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Non-critical patients can now be transported directly to the Medical Assessment Unit (MAU) at Ennis Hospital in a bid to ease overcrowding at University Hospital Limerick.

Non-Critical Patients Are Transported Directly To Ennis Hospital

Non-critical patients can now be transferred directly by ambulance to the Medical Assessment Unit in Ennis Hospital as part of a new pilot project to ease chronic overcrowding at University Hospital Limerick.

Paramedics were left with no option but to transport all Clare patients directly to UHL via ambulance following the controversial removal of 24-hour casualty cover from Ennis and Nenagh Hospitals in April 2009.

The Mid-West Hospital Campaign has been informed this new emergency pathway will be accessible from Monday to Friday from 8am to 6pm Monday to Friday, excluding public holidays.

The patient must meet agreed clinical criteria and has to be accepted by the MAU physician in Ennis Hospital.

The Mid-West Hospital Campaign has welcomed this announcement as a “stepping stone in the right direction” towards its desired objective concerning the return of around the clock emergency cover at Ennis and Nenagh Hospitals.

A spokesperson thanked all the people involved in the Friends of Ennis Hospital, “Nenagh needs its A and E” and “Limerick’s HSE not for me” for working so hard to achieve this significant change.

“We hope that proper resources will follow this announcement and we will be continuing to campaign for the reopening of the ED’s.”

A long-time advocate of enhancing the roles of Ennis, Nenagh and St John’s Hospitals to relieve overcrowding and staffing issues at University Hospital Limerick, Deputy Joe Carey said that the decision to divert ambulance cases from Limerick to Ennis is a practical solution to a complex problem.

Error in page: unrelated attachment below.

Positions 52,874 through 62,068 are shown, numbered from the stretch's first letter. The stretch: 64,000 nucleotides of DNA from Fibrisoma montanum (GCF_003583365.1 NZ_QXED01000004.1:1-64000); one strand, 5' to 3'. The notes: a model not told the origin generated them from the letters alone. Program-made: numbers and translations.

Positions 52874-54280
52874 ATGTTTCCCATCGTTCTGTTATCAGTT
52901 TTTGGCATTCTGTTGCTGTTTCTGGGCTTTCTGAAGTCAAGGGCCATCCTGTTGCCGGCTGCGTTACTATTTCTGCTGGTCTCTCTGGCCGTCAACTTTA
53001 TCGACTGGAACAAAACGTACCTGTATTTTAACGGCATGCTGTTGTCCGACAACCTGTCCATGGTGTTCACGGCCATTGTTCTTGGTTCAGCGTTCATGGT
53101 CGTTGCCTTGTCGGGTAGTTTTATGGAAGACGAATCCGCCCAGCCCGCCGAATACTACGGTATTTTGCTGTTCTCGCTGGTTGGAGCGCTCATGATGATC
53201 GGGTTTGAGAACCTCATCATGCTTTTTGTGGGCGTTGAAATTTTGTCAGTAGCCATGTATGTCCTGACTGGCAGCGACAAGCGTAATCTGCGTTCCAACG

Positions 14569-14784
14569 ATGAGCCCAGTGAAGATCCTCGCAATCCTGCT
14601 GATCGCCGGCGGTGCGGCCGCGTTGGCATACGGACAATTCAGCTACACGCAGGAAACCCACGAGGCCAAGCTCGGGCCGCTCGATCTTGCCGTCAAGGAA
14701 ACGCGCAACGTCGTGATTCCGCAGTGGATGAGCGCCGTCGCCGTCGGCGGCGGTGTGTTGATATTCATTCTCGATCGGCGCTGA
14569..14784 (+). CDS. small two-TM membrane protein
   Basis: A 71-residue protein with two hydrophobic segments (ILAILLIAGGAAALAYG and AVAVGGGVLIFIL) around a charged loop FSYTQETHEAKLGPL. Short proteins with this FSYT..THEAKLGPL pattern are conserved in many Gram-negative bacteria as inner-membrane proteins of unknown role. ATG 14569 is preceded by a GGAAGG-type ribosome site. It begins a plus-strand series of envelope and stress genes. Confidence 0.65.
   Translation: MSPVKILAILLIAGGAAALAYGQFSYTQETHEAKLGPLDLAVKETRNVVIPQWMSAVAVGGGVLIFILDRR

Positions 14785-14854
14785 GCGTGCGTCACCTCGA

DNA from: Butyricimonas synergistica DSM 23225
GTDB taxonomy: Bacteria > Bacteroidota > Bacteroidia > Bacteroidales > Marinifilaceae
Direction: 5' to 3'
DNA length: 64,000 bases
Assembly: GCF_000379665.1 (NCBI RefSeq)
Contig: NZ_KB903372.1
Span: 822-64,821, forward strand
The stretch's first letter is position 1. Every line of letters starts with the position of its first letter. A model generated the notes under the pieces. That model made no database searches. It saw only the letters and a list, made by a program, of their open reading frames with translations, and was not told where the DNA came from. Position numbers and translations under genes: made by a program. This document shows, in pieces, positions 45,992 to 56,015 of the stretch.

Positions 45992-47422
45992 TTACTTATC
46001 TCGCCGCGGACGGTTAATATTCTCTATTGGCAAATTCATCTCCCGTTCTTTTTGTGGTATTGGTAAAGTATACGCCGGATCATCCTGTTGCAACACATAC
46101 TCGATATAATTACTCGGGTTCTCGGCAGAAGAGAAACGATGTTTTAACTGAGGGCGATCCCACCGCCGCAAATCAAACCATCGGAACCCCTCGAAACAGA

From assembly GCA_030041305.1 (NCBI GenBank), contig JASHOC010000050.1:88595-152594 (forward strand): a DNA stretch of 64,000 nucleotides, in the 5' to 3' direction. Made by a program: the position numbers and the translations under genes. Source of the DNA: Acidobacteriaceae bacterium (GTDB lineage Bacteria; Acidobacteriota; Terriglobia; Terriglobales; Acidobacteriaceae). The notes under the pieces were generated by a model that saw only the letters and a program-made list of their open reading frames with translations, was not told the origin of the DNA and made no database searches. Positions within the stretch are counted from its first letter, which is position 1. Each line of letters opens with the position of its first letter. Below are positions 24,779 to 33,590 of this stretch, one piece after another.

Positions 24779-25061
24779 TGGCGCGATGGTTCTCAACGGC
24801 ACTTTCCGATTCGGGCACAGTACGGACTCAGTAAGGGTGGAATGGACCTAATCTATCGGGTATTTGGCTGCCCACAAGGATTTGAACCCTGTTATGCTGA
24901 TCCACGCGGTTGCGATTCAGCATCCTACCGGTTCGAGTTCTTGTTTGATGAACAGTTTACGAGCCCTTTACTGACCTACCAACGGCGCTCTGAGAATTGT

Ahead of a meeting with Health Minister Stephen Donnelly next week, Deputy Carey said the HSE and the Minister need to examine an enhanced role for the Model Two hospitals in the region.

“There is a need to build additional bed capacity at Ennis General Hospital by adding new wards and extending the opening hours of the medical assessment unit and the minor injuries unit, which was recently refurbished at a cost of €2 million” he explained.

“In the short term, the opening hours of the Ennis MAU need to be extended from the current timescale of 8am to 6pm to divert more non-critical patients away from the Emergency Department at UHL.

The same pathways now needs to be developed for Nenagh General Hospital and for St. John’s Hospital, which will also reduce the pressure on the University Hospital Limerick.

“I have met with consultants who work at the coal-face in the emergency department at UHL to hear first-hand how this crisis can be addressed, ahead of a meeting I have arranged with Minister Stephen Donnelly early next week. I have also raised my deep concerns with the Taoiseach and with management at the University of Limerick Hospital Group.

” There is a serious bed capacity shortfall in the Mid-West region. Despite an investment of more than €100 million along with the recruitment of additional consultants, doctors, nurses and medical staff, UHL still experiences the worst overcrowding of any hospital in the State.

“These overcrowded conditions are dangerous for patients, as well as the doctors, nurses and staff who work extremely hard in the most challenging of environments. There is a need for a collective and immediate response from the Government and the HSE to take control of this extremely serious situation,” Deputy Carey declared.

” I strongly support the proposal to build an elective-only hospital to cater for patients outside of UHL. An elective-only hospital needs to be prioritised for the Mid-West ahead of any other region because of the shortage of beds in the system.

“The Sláintecare plan recommends that three elective-only hospitals be built – one each in Dublin, Cork and Galway. This policy clearly needs to change and priority must be given to delivering an elective-only hospital for the Mid-West.

“It is of critical importance that it be prioritised and that every effort be made by the State to fast-track its delivery.

“Private hospitals played an important role during the Covid crisis and their services should now be contracted to cater for elective patients at UHL and deal with the extraordinary waiting lists for procedures,” Deputy Carey concluded.


Dan Danaher

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